Listen to Austin 360 Radio

Royal wedding creates a flurry of TV programming

Dale Roe, On TV

Staff Writer
Austin 360

Call it the royal wave.

Broadcast and cable networks have scheduled extensive coverage in advance of the 11 a.m. London time (that's 5 a.m. here, folks) wedding of England's Prince William and Kate Middleton on Friday.

In spite of a stuttering economy and dwindling resources for networks, big-name news correspondents including Brian Williams, Diane Sawyer, Anderson Cooper, Katie Couric and Soledad O'Brien will be shipped (or, I guess, flown) across the pond to deliver reports leading up to and during the event. CNN alone has at least 125 reporters covering the wedding, according to the Los Angeles Times.

If the networks' temperature is fevered, it might be justified: U.K. Culture Secretary Jeremy Hunt has said 2 billion globally could watch William and Kate tie the knot.

Still, it seems as if there's a lot of bandwagon — er, carriage — jumping taking place. Infamous "D-List" comic and reality star Kathy Griffin is set to host a one-hour special for TV Guide Network. The Game Show Network has slated a royal wedding-themed week for its "Newlywed Game" reboot. Joan Rivers is broadcasting live from Buckingham Palace for E! and hosting a special royal wedding edition of her snarky "Fashion Police" takedown (I can hear her now: "I've seen better trains on a Monopoly board!").

Food Network is tying in its hundreds of cake shows, and TLC is all over dress-related matters. The Disney Channel, of course, has slated a princess movie marathon. CMT will air 22 episodes of "My Big Redneck Wedding."

And they call us "ugly Americans."

Even the Weather Channel is getting in on the act: For some inexplicable reason, Al Roker is headed to merrie olde England to tell us the temperature. Here's a hint, Al: Royal weddings are hot.

In spite of all these tenuous tie-ins and the hundreds of hours of themed programming that already have taken place, there are going to be some royal wedding junkies who just can't get enough (if you're one of them, there's a pretty comprehensive guide at www.watchtheroyalwedding.com). With that in mind, we're offering up some other programs that could take advantage of the event to boost their ratings:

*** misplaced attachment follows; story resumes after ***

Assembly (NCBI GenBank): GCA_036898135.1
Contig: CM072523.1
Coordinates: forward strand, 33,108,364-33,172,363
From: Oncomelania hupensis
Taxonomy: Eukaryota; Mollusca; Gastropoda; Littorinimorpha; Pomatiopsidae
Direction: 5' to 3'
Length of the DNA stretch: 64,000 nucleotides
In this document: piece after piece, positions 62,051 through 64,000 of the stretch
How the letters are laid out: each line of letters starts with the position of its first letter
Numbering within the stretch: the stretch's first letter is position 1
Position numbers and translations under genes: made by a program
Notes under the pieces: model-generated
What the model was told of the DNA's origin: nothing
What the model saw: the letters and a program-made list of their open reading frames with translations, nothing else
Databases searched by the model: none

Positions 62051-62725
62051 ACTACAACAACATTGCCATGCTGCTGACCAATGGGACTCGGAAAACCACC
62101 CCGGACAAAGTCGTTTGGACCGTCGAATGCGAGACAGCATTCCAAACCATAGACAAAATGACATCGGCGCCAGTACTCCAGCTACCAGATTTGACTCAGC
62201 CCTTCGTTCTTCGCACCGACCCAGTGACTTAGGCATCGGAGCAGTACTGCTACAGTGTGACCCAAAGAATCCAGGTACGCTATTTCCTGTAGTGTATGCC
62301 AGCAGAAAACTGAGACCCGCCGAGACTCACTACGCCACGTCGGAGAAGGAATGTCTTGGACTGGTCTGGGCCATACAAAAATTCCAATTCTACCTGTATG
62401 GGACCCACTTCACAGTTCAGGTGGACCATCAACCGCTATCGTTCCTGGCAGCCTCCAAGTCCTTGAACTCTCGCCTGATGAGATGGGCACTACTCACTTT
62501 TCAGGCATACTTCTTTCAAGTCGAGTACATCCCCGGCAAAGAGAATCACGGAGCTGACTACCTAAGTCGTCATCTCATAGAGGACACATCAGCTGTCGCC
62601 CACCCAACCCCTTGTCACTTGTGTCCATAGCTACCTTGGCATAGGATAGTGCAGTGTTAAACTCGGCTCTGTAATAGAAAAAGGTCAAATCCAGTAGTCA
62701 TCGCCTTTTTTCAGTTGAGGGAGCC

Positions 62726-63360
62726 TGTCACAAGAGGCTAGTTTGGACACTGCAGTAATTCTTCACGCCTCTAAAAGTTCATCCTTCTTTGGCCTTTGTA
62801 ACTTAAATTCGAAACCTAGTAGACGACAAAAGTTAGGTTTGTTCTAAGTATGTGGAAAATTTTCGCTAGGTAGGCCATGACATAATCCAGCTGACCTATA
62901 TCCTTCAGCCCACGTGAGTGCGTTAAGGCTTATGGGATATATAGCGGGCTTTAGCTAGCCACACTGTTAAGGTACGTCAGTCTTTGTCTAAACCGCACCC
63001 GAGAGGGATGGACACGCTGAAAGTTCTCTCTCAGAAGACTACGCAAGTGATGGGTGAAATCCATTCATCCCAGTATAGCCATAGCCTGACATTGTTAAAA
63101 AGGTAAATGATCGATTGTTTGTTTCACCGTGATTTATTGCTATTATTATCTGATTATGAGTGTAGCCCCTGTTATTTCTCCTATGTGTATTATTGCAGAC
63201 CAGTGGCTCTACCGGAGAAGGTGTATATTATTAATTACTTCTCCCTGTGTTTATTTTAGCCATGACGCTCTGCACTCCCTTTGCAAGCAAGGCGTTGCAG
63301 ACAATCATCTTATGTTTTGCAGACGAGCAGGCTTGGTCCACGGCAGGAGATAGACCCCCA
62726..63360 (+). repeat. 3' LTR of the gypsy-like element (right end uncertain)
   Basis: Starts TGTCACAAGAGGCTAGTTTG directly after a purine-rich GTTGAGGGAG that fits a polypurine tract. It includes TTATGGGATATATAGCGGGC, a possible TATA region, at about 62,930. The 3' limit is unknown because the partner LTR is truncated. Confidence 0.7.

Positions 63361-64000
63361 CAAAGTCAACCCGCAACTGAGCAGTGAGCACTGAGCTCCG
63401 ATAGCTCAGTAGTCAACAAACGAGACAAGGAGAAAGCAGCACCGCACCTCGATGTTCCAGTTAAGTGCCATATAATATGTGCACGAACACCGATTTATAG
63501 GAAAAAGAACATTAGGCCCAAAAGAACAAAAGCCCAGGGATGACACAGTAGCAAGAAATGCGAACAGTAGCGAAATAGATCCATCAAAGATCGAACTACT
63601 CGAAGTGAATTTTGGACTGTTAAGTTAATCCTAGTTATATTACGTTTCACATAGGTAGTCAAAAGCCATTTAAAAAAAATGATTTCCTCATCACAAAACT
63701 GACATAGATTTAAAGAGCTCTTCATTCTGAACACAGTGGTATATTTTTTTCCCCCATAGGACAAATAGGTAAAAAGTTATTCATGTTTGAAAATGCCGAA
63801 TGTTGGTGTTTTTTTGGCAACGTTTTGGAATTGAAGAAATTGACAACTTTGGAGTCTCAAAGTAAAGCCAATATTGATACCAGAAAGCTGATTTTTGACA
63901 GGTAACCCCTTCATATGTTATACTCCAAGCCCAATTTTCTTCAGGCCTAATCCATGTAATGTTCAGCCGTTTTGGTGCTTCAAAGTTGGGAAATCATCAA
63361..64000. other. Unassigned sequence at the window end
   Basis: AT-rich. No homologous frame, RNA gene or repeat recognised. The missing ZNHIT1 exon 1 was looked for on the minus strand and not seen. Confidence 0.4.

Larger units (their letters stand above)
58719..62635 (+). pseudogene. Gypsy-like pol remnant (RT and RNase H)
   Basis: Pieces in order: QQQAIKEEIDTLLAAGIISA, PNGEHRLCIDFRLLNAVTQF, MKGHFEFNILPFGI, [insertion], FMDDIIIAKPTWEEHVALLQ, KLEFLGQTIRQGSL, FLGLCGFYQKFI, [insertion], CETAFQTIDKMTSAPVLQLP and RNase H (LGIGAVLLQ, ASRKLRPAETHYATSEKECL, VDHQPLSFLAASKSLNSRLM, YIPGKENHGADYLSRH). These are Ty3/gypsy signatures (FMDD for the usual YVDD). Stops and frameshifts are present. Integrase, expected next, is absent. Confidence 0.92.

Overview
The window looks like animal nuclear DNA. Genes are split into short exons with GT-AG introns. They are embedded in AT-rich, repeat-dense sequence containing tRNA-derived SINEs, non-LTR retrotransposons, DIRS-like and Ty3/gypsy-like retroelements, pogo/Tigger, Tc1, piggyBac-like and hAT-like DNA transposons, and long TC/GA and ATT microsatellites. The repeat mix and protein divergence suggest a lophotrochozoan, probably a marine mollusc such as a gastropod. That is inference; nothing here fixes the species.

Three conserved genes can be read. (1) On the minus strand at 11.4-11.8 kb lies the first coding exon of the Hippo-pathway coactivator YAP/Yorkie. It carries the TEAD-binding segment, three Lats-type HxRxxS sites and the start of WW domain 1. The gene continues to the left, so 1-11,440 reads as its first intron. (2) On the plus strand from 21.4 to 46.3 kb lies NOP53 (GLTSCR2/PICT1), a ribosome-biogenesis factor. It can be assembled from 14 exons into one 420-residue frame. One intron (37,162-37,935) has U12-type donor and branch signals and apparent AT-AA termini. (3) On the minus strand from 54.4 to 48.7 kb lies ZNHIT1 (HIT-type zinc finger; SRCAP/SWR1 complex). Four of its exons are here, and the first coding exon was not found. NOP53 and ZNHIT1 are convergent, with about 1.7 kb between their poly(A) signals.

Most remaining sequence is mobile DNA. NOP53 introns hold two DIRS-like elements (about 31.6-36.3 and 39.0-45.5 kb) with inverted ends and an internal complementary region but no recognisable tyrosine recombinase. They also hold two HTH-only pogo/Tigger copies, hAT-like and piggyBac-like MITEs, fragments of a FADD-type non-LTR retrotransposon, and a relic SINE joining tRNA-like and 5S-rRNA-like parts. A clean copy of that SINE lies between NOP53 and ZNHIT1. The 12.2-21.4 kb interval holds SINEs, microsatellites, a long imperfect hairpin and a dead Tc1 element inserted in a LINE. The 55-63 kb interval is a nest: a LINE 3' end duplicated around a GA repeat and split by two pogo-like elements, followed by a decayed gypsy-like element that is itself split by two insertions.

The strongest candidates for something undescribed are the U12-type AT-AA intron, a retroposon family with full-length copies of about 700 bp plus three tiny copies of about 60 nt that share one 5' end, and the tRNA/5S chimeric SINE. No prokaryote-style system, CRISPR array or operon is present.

"Minute 2 Win It." Host Guy Fieri leads contestants Kate and William in a series of physical challenges using household items — but the house is Buckingham Palace. In one game, Kate has 30 seconds to stack five golden crowns upon William's head, where they must remain balanced for four seconds. In another, the pair uses jewel-encrusted scepters to bat pingpong balls across a Sevres porcelain table (which was made for Napoleon), off the head of a commoner and into ivory tankards from the Grand service, first used to celebrate the birthday of George III in 1811. The most exciting challenge is making a notoriously stoic Buckingham Palace guard laugh using only paintings by Rembrandt, Rubens, Poussin and Canaletto, sculpture by Canova and the finest English and French furniture.

"Man v. Food." Adam Richman visits the Wobknobbly Hobblecob, an obscure pub in Wigan, where he meets 1999 world pie-eating champ Barry Rigby and attempts to devour "The Churchill" — a hodgepodge of bangers and mash, black pudding, shepherd's pie and jellied eels baked into the world's largest crumpet.

"American Idol." British former judge Simon Cowell returns for a theme week in which all the contestants must perform songs by Prince. The hopefuls finally get some useful and much-needed criticism, but Simon reserves his harshest barbs for pandering panelists Steven Tyler and J-Lo.

"Survivor." Hey, Great Britain's an island, right?

"Desperate Housewives." Do you know what would really spice things up on Wisteria Lane? Kate, Camilla and Fergie joining Bree, Lynette, Susan and Gabrielle. Especially Fergie.

"The Event." If this show's titular occurrence were the royal wedding, it would serve two purposes: a great surprise twist and a quick ending.

"The Bachelor." Brad Womack travels to London and tells Prince William that he should not marry Kate until the couple has spent quality time rappelling, spelunking, shooting a public service announcement for the American Red Cross, rappelling some more, swimming with sharks, riding in a dozen helicopters and rappelling. The couple breaks up because Kate refuses to follow William back to Austin.

droe@statesman.com; 912-5923

CORRECTION: This story has been updated to corrected the time the royal wedding takes place.